Good news from Europe, but poor countries still need G20 help

Story by  Sushma Ramachandran | Posted by  Aasha Khosa • 8 Months ago
Prime Minister Narendra Modi taking over the Presidency of G-20 at Bali Forum (File)
Prime Minister Narendra Modi taking over the Presidency of G-20 at Bali Forum (File)


Sushma Ramachandran

The good news is that fears of a recession in Europe are fading away. Green shoots of growth in the British corporate sector have been recorded after a gap of seven months while the Eurozone saw growth touch a nine-month high in February. These are encouraging reports at a time when the global economy is forecast to slow down to 2.9 percent in 2023 from 3.4 percent last year.

Much of the sluggishness is attributed to the recessionary trends in developed economies like the U.S., the U.K., and the European Union. The Managing Director of the International Monetary Fund, Kristalina Georgieva has declared that emerging markets and developing economies are expected to account for about 80 percent of global growth this year. India alone is expected to contribute about 15 percent.

Yet the positive impact of an economic recovery in the developed world cannot be overstated right now. In case the latest trends continue, global growth is likely to be much higher than the 3.1 percent currently forecast for 2024. In the case of the U.K., a composite reading of private sector output in a survey of purchasing managers from S&P Global rose to 53 in February, much higher than the expected level of 49. This is significant since any reading above 50 indicates economic growth. At the same time, it also showed a sustained increase in prices, indicating that the Bank of England would have to continue monetary tightening to bring inflation down to manageable levels.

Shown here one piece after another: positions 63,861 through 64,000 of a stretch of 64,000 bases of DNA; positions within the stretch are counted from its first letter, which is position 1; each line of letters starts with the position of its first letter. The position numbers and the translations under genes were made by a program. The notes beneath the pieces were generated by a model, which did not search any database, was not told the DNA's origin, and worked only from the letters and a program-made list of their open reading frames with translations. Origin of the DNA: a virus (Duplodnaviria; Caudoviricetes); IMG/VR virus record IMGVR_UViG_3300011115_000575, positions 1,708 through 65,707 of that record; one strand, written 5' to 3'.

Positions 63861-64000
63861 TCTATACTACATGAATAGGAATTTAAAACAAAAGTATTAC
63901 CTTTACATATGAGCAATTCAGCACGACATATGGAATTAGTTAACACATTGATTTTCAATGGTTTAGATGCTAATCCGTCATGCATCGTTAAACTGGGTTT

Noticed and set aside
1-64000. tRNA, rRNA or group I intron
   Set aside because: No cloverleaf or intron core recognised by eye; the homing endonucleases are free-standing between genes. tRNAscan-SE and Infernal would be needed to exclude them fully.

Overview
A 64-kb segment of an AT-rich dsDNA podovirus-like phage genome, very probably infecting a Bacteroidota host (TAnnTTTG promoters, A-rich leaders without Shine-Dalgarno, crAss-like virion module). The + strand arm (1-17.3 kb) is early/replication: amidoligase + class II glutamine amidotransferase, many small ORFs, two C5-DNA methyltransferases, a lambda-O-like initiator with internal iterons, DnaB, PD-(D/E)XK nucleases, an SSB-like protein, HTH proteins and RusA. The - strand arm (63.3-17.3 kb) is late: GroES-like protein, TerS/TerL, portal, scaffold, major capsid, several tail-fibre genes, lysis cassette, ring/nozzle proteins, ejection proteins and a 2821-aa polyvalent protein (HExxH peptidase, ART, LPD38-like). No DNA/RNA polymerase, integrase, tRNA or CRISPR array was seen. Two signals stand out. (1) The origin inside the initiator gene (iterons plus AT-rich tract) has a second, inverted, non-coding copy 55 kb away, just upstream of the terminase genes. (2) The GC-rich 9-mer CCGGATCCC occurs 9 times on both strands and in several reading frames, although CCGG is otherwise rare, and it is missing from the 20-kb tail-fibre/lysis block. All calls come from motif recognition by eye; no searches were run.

Similar data for the Eurozone from the survey showed the indicator at 53.2 in February compared to 50.8 in January. In other words, growth has finally resumed in the region after the pandemic and despite the continuation of the Ukraine conflict.

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This upbeat news comes even as the G20 Finance Ministers and central bank chiefs are set to discuss issues related to the mounting debt in developing and poor countries at a meeting in Bengaluru. According to the IMF data about 60 percent of low-income countries are facing debt distress. This is twice the number that was in the same crisis in 2015. Already countries in the South Asian region like Sri Lanka, Pakistan, and Bangladesh have sought IMF loans to rescue them from their financial emergencies.